• Economic Activity: No, we’re never sure where the money’s coming from. We never see him preach to his own congregation.
  • Enjoy: We get to see from afar him playing football with his kids in his yard, but we’re with Coretta who is upset while watching them. I’d rather be there with him as he does it. Later, he calls Mahalia Jackson and asks her to sing to him, but he doesn’t really seem to enjoy it. We find out from Hoover halfway through King’s been committing adultery, but the movie never shows us that onscreen.
  • Emulate: He feels like he’s playing dress-up when he wears an ascot to accept his Nobel.
Rise above
  • His job is saintly, so it’d be pretty hard to rise above it! There’s certainly never an “I quit” moment.
High five a black guy
  • Not an issue.
  • He is goodness personified (or seems to be until we hear that tape), but there’s not really a moment of him doing a specific act of compassion to a specific person.

Friday, August 14, 2020

Connect Care Commit: Raising Arizona

Why it might be hard to identify with Hi:
  • He’s a loser. He’s a baby-stealer.
  • He’s got a scar, which always helps us believe in the reality of a character. He wears distinctive Hawaiian shirts. He has a unique, unexpected metaphor family right away, telling Ed, “You’re a flower, a desert flower.” Later he uses the unique word “motherscratcher.” He certainly has opinions, “Wasn’t easy with that sumbitch Reagan in the White House”
  • Hi keeps getting arrested. We feel for him when an inmate snarls at him. When he falls in love, he can say he “finally felt the pain of imprisonment.” Even when he gets out and gets a job, he says “Most ways, the job was a lot like prison.” When he finds out he can’t have children, the gynecologist showing them female anatomy smiles at them, showing no sympathy for their pain. He says, “I preminisced no return of the salad days. The pizazz had gone out of our lives.” We share his exasperation and embarrassment when he can’t keep control of the babies. We feel for him when Ed tells him, “Don’t you come back here without a baby.”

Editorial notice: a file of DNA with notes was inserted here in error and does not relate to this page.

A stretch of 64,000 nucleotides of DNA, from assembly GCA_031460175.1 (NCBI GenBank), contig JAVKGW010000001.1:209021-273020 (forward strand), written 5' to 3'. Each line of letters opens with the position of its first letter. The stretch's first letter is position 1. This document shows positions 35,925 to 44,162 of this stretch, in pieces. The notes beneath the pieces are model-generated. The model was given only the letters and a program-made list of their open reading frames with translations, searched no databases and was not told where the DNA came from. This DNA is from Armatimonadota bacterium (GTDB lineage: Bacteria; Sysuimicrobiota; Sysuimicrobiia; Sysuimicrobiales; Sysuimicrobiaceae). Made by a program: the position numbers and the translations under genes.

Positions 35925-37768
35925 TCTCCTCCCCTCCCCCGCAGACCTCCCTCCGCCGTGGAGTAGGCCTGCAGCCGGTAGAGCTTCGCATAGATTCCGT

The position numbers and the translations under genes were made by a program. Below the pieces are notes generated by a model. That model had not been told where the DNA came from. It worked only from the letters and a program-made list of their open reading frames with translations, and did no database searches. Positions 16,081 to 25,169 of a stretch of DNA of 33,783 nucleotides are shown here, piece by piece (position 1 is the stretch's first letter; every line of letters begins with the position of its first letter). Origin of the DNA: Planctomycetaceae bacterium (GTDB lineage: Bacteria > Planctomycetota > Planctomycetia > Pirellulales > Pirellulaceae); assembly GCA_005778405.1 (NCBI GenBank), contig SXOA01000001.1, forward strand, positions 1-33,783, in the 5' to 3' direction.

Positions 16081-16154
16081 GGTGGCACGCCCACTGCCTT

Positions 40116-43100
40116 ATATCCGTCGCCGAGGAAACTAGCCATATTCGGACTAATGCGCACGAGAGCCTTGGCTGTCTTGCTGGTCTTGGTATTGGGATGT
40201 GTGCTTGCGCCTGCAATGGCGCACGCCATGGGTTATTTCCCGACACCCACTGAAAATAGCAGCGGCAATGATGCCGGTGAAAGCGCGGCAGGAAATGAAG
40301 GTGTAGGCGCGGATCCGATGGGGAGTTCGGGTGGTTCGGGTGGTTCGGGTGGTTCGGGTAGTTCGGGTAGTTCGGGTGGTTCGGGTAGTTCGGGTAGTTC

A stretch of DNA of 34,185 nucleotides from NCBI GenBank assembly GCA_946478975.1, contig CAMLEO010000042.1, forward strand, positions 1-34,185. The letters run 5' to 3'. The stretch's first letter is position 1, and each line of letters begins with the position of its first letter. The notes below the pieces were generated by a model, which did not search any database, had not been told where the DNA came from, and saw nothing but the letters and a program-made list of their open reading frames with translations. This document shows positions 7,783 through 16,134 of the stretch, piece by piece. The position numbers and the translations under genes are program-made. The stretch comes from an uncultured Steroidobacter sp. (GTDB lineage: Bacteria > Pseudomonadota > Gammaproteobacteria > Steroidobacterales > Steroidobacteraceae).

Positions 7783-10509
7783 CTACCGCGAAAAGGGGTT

• During a robbery, he cocks a shotgun like a badass. We admire his brazenness hitting on Ed while she’s booking him. At his job, he’s drilling holes in sheet metal, which is always bad-ass.   
Five Es
  • Eat: Not at all
  • Exercise: Well, he runs into and out of stores.
  • Economic Activity: “Sometimes your career’s gotta come before family.”
  • Enjoy: Has a lot of sex with Ed.
  • Emulate: He tries to emulate a clean-living family man. He tries to take the place of Nathan Arizona.
Rise above
  • He decides to put family ahead of his crime career after all. “I couldn’t help thinking at a brighter future lied ahead.” “That ain’t me anymore.”
High five a black guy
  • He bonds enough with his cellie to hear, “When there was no meat, we ate fowl, when there was no fowl, we ate crawdads…”
  •  He’s very caring towards Ed.

Wednesday, August 12, 2020

Connect Care Commit: The Fugitive

Yes, I’m trying out Connect Care Commit instead of Believe Care Invest, just to see how it feels! I can’t decide.

Why Richard might be hard to identify with:
  • He’s dour socially, and that’s never the most likable trait. He’s naïve and hapless in dealing with the police. He gives a fellow doctor advice on his golf swing, which is kinda Trumpy. He’s mumbly and never shows a lot of verbal skill in the movie. His wife is rich and he has a maid.
  • He feels human when he says about himself in a tux: “I always feel like I look like a waiter or something.” When he realizes they’re accusing him of killing his wife, Ford gives a great, very human reaction of “How dare you?” (but a lesser actor could have given a bad reading of that line.)
  • When he comes home, and doesn’t know his wife is dying upstairs, he calls out, “Honey I’m home—Who won the game?” Always have them planning to have another conversation.
  • The way the 911 call goes down, we can see how it would naturally create the false impression that he did it. This is a believable miscarriage of justice.
  • I love that even though we get a quick precis of the trial, we see more than one prosecutor, which is how it would be with a major case.
  • He has to work when he’d rather go home with his wife.
  • Always the ultimate “misunderstood” moment: He gets false accused, arrested, and sentenced to execution.